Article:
2003 (Volume 15)
In this issue the theme of fear surfaces in many works. As the threat of war with Iraq hangs over our heads, we all feel fear at the unspeakable loss that war brings.
It is fitting that the protagonist in award-winning story, "Norman, Oklahoma" by George V. Tucker, is waiting for war to start. A lonely teenage boy, living with an uncle in windy Oklahoma, is afraid for his father who will be fighting in the desert. "Soon you will tell her how terrified you are, how you've never been separated from your family before, how you want all this, well, most of this, to be a dream you'll wake up from. But for the moment the TV is showing live images from midnight Baghdad, and all you can do is watch."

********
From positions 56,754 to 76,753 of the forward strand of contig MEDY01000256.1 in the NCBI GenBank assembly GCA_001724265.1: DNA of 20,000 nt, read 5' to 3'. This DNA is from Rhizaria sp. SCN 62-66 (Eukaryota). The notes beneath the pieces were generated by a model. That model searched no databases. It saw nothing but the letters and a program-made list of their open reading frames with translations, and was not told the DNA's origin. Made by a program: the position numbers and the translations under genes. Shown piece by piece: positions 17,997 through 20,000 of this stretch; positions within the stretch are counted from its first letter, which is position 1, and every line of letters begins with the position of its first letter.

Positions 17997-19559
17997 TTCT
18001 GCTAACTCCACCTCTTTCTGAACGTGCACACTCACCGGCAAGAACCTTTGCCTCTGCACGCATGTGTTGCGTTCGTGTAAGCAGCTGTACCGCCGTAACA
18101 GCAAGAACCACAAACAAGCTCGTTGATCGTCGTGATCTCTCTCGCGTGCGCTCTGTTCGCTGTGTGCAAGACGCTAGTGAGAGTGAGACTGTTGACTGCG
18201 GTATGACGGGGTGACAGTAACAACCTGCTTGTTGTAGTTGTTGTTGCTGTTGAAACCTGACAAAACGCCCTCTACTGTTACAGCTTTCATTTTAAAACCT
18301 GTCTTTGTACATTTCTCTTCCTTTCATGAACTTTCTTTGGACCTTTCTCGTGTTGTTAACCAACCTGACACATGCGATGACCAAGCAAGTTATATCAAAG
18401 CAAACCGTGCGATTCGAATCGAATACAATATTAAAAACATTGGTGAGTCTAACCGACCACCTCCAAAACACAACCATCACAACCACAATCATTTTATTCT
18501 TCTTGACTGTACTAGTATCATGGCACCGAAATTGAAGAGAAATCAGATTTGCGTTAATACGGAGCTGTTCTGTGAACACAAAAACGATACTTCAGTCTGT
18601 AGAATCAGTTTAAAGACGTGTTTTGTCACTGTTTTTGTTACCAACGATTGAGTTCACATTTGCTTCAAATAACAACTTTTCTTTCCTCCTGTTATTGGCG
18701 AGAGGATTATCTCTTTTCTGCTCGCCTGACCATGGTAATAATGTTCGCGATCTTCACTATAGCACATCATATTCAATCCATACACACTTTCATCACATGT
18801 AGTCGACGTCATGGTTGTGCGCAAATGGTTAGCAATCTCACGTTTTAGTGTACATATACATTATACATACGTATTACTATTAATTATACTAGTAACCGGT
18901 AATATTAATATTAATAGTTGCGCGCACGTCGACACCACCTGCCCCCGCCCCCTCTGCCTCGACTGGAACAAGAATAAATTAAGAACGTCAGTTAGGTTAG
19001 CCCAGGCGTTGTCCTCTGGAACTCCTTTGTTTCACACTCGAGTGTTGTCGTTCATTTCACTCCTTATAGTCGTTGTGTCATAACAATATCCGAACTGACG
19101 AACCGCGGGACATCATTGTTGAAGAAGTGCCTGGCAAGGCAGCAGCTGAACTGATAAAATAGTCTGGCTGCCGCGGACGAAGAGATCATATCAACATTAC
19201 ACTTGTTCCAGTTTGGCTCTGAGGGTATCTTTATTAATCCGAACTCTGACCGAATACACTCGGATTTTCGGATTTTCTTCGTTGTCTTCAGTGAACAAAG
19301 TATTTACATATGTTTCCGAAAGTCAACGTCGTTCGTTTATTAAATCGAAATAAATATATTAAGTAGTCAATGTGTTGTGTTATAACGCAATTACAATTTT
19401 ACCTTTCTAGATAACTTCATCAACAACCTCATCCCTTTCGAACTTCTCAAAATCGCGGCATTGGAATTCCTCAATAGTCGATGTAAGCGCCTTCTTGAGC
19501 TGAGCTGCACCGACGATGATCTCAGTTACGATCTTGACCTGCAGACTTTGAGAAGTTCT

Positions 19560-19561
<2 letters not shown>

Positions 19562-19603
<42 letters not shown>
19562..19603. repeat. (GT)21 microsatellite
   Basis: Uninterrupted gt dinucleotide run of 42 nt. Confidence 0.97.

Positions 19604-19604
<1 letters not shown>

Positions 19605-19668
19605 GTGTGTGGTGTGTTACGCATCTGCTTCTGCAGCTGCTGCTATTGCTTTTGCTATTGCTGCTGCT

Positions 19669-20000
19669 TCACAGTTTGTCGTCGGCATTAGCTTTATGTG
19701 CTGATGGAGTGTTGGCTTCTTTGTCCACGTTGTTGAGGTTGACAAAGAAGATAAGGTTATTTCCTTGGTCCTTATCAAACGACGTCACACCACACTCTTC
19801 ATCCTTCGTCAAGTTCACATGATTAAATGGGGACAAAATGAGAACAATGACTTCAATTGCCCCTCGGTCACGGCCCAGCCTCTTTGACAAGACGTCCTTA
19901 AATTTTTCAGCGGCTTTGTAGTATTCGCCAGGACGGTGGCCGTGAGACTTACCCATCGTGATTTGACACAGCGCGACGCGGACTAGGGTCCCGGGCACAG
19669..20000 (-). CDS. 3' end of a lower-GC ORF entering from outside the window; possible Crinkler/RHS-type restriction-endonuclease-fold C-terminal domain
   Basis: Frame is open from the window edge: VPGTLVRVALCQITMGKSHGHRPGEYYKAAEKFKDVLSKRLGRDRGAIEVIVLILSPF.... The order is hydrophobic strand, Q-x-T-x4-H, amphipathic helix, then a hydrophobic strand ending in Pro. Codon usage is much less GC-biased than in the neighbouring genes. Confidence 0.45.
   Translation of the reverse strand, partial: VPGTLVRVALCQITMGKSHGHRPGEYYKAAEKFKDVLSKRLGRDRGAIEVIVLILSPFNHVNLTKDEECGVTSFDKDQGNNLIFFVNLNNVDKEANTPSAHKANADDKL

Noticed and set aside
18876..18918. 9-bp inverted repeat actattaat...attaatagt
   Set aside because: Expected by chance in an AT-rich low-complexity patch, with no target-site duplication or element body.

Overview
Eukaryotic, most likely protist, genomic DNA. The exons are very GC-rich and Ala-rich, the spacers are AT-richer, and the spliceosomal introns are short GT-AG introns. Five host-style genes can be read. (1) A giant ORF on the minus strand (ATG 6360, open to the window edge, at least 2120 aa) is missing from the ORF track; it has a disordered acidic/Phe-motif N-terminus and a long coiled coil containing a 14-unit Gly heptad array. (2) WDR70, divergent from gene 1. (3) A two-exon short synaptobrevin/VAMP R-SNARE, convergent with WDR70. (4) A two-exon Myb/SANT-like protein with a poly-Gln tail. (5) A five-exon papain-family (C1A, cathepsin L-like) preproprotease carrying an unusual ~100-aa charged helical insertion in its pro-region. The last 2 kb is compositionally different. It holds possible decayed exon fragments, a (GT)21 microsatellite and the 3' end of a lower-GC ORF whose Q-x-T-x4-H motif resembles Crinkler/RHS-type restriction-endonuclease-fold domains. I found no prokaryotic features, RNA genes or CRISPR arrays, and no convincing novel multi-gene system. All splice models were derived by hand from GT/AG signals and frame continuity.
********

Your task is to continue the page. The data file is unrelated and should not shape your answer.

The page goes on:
We feel the cost of war on soldier Marty Jakes in Tom Juvik's "Mistake" when he accidentally kills two buddies in Vietnam. "His name's been cleared, man. A friendly fire incident, pure and simple." But nothing is pure and simple as shame and guilt take their toll.
Rising above fear is what the firewalkers have to do in Margot Demopoulos' "Firewalkers and the Piecing Together of Place." We see the walkers approach the fire in a trance. Are they afraid? "He angles in toward the burning circle, backs away, then dashes across, shaking himself on the other side as if surfacing from water."
C0VER: "Red and PInk Doorway" / Steve Wilson / oil on canvas